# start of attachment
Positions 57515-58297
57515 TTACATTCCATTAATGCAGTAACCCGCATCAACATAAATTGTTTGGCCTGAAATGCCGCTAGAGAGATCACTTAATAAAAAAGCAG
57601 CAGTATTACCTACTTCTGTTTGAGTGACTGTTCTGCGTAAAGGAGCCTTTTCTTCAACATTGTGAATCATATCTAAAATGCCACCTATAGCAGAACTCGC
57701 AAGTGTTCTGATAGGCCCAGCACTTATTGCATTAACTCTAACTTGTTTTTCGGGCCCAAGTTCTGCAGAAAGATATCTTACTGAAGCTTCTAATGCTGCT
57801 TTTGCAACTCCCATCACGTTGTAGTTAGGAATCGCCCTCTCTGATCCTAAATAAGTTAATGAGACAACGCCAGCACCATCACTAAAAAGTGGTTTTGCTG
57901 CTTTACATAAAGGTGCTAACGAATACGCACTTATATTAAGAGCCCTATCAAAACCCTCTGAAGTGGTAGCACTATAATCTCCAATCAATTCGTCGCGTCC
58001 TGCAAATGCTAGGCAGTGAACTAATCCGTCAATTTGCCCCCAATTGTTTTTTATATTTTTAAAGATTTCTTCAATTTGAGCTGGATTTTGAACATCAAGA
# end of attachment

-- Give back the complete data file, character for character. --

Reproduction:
Positions 57515-58297
57515 TTACATTCCATTAATGCAGTAACCCGCATCAACATAAATTGTTTGGCCTGAAATGCCGCTAGAGAGATCACTTAATAAAAAAGCAG
57601 CAGTATTACCTACTTCTGTTTGAGTGACTGTTCTGCGTAAAGGAGCCTTTTCTTCAACATTGTGAATCATATCTAAAATGCCACCTATAGCAGAACTCGC
57701 AAGTGTTCTGATAGGCCCAGCACTTATTGCATTAACTCTAACTTGTTTTTCGGGCCCAAGTTCTGCAGAAAGATATCTTACTGAAGCTTCTAATGCTGCT
57801 TTTGCAACTCCCATCACGTTGTAGTTAGGAATCGCCCTCTCTGATCCTAAATAAGTTAATGAGACAACGCCAGCACCATCACTAAAAAGTGGTTTTGCTG
57901 CTTTACATAAAGGTGCTAACGAATACGCACTTATATTAAGAGCCCTATCAAAACCCTCTGAAGTGGTAGCACTATAATCTCCAATCAATTCGTCGCGTCC
58001 TGCAAATGCTAGGCAGTGAACTAATCCGTCAATTTGCCCCCAATTGTTTTTTATATTTTTAAAGATTTCTTCAATTTGAGCTGGATTTTGAACATCAAGA